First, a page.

The Royal Institution doesn't represent my kind of Britishness in science

By all means, let’s save the Royal Institution from closure, but let's also take the opportunity to replace its Victorian vision of science with one that looks more like Britain today.

Scientists have been up in arms about the likely sale of the Royal Institution’s (RI) building on Albermarle Street. This is the place where Michael Faraday made his discoveries in electromagnetism, and where public lectures have explained the latest ideas of science for nearly 200 years.

One of the prime reasons given for the outcry is that the tradition of RI’s Christmas Lectures would be lost. Watching the lectures on television is a sacred ritual for a certain type of British middle-class child. The lectures are then recreated around the world. The tour is “an important ambassador for British Science”, as Bristol University psychologist Bruce Hood, the 2011 lecturer, wrote at Nature.com yesterday.

I have nothing against the lectures – if I watch them, I generally enjoy them. But I’m uncomfortable with this vision of Britishness in science. As someone who spent the early 80s referred to by my peers as the “school Paki” (despite being of Caribbean descent), the RI is just not my kind of British.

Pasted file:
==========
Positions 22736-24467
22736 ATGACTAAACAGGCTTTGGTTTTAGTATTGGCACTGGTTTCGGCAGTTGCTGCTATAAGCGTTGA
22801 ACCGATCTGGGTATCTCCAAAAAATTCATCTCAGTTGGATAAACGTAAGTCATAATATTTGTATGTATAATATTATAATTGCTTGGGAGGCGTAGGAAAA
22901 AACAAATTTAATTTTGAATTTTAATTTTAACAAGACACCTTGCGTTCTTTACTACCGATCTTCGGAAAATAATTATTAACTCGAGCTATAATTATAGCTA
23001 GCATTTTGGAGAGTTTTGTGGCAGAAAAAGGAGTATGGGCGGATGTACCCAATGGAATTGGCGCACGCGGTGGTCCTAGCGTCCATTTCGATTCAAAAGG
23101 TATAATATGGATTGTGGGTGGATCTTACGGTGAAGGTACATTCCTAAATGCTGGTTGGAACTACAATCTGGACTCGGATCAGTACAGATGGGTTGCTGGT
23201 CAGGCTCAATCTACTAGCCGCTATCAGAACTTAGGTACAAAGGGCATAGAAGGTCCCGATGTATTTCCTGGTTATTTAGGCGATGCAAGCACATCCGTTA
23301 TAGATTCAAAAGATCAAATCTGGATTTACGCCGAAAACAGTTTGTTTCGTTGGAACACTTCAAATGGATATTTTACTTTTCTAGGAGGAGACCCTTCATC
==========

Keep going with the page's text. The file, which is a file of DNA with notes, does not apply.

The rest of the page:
For a start, there's the gender issue. We already know we are failing girls when it comes to science. Girls and boys do equally well at GCSE-level physics, but only 20 per cent of A-level physics students are girls. The Royal Institution’s offering of role models can’t be helping. Its lectures have been running every year since 1825 (apart from a few years during WW2). In all that time there have been four female lecturers.

Including those four women, though, I’m not aware of a lecturer who was anything other than white.

If we learned anything from the Olympics opening ceremony last year, it’s that we’re proud to display Britain as a multicultural nation. But while our athletes and musicians hail from every community, our scientists are not quite so diverse. This is not a Britain I am proud to put on display to the world. Especially when it ends up failing a significant minority.

The voices clamouring for the RI to be saved are the same voices who like to point out that training in science leads to a higher income. What a shame, then, that young black British people are not able to take advantage of this opportunity.

Earlier this month, researchers at King’s College London released a study showing that 18 per cent of British black children are interested in a career in science (£). That’s significantly higher than the 13 per cent of British white children. However, the black children don’t get to follow through on their aspirations.

A different study, published in March last year, shows where things start to go wrong. Steve Strand of Oxford University’s Department of Education found that, at age 14, 46 per cent of White British students are entered to the higher tier science test. 38 per cent of Bangladeshi students are given this opportunity, alongside 33 per cent of Black African, 28 per cent of Pakistani and 28 per cent of Black Caribbean students.